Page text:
'I'm a Longevity Expert, and This Is the One Vitamin I'm Begging Everyone Over 50 to Get More Of'

It's not exactly breaking news that most of us could benefit from consuming more vitamins. However, no matter how often we've heard it from doctors, dietitians and even our parents (remember those dinnertime nag sessions to eat carrots?), getting enough vitamins can be a challenge—but a challenge worth accepting.

"Vitamins play various roles in bodily function, including metabolism, immune function and cellular repair," says Dr. Kevin Cooke, MD, a board-certified primary care physician specializing in longevity medicine and brain performance. "Ensuring adequate vitamin intake can help prevent chronic diseases, enhance physical and cognitive performance and promote overall well-being, which collectively contribute to a longer, healthier life."

The last part—a longer, healthier life—may be your top goal. Chronic disease risk goes up as we age, and Dr. Cooke says getting enough of one specific vitamin after your 50th birthday can be super helpful, though many people aren't getting enough of it.

Related: 'I'm a Longevity Expert, and This Is the One Vitamin People Over 50 Should Stop Taking ASAP'

The Best Vitamin for People Over 50, According to a Longevity Expert

Vitamin D is Dr. Cooke's No. 1 pick for the 50+ crowd. "Vitamin D is crucial for maintaining bone health, supporting immune function and reducing inflammation," Dr. Cooke says. "Vitamin D has been shown to be helpful in depression, increasing testosterone, bone health, brain health and cognition, mood improvement and well-being."

All of these things can help a person lead a healthier, happier life. Plus, mood, cognitive function and bone health are among the things that can decline as we age. The importance of vitamin D for people as they age isn't just Dr. Cooke's opinion. 

"There have been some studies that show low vitamin D levels are linked to an increased all-cause mortality rate in general and elderly populations," Dr. Cooke says.

Dr. Cooke isn't wrong. A 2023 study pointed to data showing that 20% of middle-aged and older adults in the U.S. were vitamin D deficient, something that increased their risk of all-cause mortality. 

2022 study of Chinese adults ages 60 to 113 years old found that people who weren't vitamin D deficient (or were previously but were now getting enough) had lower death risks. The difference was especially noticeable in females.

Oh, and another study published in 2022 of more than 307,000 people ages 37 to 73 found a causal link between vitamin D deficiency and premature death risk. 

Related: Can You Get Vitamin D Through a Window? Doctors Explain Whether You Can Absorb Any of the Sunshine Vitamin Through Glass

How Much Vitamin D You Need And How to Get More of It

The National Institutes of Health Office of Dietary Supplements recommends that people 51 to 70 years old consume 15 mcg (600 IU) of vitamin D per day. That number increases to 20 mcg (800 IU) daily after the big 7-0.

However, Dr. Cooke notes that some recent research has found that the current vitamin D recommendations may not be enough. Two such studies, presented at the American Heart Association’s 2023 Scientific Sessions, suggested that some people may need more, especially for heart health.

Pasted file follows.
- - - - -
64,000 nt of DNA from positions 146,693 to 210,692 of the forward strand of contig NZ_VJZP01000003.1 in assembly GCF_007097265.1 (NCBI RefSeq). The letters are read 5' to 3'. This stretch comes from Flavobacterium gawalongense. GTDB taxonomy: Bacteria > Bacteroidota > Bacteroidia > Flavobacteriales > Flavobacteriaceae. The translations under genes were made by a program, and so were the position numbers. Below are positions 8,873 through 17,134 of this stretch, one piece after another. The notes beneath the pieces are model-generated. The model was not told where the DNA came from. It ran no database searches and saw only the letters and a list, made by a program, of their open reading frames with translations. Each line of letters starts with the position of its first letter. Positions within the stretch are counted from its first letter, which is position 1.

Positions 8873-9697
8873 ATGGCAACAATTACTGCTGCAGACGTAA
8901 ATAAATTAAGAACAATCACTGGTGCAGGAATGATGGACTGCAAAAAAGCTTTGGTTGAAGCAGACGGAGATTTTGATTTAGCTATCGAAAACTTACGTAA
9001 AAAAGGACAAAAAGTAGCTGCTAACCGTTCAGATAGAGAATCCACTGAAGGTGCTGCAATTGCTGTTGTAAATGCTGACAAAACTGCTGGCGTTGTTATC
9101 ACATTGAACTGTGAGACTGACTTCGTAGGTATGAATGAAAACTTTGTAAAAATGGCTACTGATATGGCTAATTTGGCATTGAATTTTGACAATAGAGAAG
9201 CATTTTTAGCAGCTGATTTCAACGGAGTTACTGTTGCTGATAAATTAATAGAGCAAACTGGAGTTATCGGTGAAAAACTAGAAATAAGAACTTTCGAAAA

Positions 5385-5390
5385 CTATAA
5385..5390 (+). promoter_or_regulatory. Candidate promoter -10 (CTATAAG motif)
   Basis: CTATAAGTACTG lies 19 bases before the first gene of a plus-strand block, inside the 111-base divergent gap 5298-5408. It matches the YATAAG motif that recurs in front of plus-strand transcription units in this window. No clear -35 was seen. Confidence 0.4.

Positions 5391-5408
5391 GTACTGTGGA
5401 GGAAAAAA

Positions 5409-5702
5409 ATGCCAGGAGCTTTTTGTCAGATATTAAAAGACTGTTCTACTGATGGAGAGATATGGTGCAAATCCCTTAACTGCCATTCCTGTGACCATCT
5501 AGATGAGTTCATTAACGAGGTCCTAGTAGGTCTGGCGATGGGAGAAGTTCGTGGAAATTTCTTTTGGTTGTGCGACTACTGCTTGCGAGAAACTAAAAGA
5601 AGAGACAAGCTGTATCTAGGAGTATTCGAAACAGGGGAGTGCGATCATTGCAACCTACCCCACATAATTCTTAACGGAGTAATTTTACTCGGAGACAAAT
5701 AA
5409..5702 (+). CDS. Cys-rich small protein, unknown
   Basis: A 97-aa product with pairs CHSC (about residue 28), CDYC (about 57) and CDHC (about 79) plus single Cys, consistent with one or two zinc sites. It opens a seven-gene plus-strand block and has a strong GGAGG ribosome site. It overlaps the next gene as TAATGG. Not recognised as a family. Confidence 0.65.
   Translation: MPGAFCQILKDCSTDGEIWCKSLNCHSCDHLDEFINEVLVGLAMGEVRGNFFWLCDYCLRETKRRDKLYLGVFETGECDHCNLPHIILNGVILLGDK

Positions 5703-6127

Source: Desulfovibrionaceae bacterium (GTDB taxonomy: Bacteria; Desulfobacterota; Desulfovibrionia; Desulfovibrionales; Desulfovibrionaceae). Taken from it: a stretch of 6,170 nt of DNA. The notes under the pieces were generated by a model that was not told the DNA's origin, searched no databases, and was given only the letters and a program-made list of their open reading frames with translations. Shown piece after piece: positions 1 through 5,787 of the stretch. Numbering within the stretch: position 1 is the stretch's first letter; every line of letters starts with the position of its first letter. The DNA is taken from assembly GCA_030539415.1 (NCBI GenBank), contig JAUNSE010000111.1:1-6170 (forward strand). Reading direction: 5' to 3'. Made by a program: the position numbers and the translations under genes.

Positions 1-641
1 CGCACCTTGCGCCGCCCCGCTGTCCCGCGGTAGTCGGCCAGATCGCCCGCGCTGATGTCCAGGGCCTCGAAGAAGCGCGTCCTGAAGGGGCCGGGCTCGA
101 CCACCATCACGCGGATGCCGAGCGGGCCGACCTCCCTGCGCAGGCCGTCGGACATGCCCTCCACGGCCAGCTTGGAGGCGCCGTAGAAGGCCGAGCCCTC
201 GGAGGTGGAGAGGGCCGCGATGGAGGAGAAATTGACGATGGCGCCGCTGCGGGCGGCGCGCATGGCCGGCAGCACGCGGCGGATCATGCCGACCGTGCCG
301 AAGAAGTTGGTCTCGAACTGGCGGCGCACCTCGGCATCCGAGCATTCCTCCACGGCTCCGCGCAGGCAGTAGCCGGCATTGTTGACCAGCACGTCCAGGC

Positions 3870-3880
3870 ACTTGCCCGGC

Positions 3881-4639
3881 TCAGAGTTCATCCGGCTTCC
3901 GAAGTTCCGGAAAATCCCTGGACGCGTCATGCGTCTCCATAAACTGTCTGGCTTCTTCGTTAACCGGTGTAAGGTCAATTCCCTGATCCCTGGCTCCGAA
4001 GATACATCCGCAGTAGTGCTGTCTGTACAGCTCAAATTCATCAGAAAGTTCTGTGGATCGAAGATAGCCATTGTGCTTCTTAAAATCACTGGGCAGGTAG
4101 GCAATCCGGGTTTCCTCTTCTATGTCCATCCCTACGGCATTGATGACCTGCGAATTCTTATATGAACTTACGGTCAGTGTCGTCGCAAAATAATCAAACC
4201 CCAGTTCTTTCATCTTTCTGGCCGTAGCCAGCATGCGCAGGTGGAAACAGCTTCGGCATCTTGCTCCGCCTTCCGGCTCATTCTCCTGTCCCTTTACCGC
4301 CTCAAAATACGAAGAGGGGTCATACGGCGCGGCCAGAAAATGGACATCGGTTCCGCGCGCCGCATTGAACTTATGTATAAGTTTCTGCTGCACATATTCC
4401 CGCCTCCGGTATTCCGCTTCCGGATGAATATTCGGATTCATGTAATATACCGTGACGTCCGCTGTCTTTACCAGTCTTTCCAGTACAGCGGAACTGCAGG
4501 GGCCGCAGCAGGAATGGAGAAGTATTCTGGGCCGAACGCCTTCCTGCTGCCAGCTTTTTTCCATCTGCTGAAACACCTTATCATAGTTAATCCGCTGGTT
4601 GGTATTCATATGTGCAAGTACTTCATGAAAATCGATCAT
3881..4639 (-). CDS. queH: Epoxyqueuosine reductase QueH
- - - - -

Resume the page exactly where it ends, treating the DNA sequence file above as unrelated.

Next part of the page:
Your doctor can help you determine whether you are vitamin D deficient through bloodwork. If your levels are below the recommended marks, you can add vitamin D to your diet in various ways.

"Sources of vitamin D include fatty fish, such as salmon, sardines and mackerel, which are also high in omega-3 fatty acids, which are known to be very good for brain health," Dr. Cooke says. "Other foods, such as egg yolks and fortified foods such as milk, are high in vitamin D."

Other Vitamins the 50+ Crowd Definitely Needs to Get Enough Of

There's no magic source to help you live a longer life (unfortunately). When it comes to diet, consuming a well-balanced one is best. The good news? Variety is the spice of life, and consuming foods with these vital vitamins can be a delicious way to support your health and longevity. Dr. Cooke advises people 50+ to make sure they are getting plenty of:

  • Vitamin C to support immune function and skin health (oranges and strawberries)
  • Vitamin E, which acts as an antioxidant to boost skin health (almonds and sunflower seeds)
  • Vitamin K for blood clot prevention and bone health (kale and spinach)
  • B vitamins (B12, B6 and folate) for energy production, red blood cell formation and brain health (meat, leafy greens and legumes)
  • Magnesium to bolster muscle and nerve function, blood pressure regulation and energy production (nuts, spinach and black beans)
  • If you lack any of these vitamins, your doctor will likely recommend consuming more of these foods before supplementing. Dr. Cooke says there's a reason for that: bioavailability.

    "Nutrients are better absorbed when taken through whole foods," Dr. Cooke says. "Whole foods provide a source of balanced vitamins, minerals and other essential compounds that we need. Sometimes, we also fall into the trap of taking a supplement or vitamin to compensate for poor food choices throughout the day."

  • However, you may require vitamin supplementation in some instances. "First and foremost, consult your physician," Dr. Cooke says. "Also, check for quality and avoid taking too much."

    If you are deficient in any vitamins or minerals, your doctor can help you determine the best path forward for you.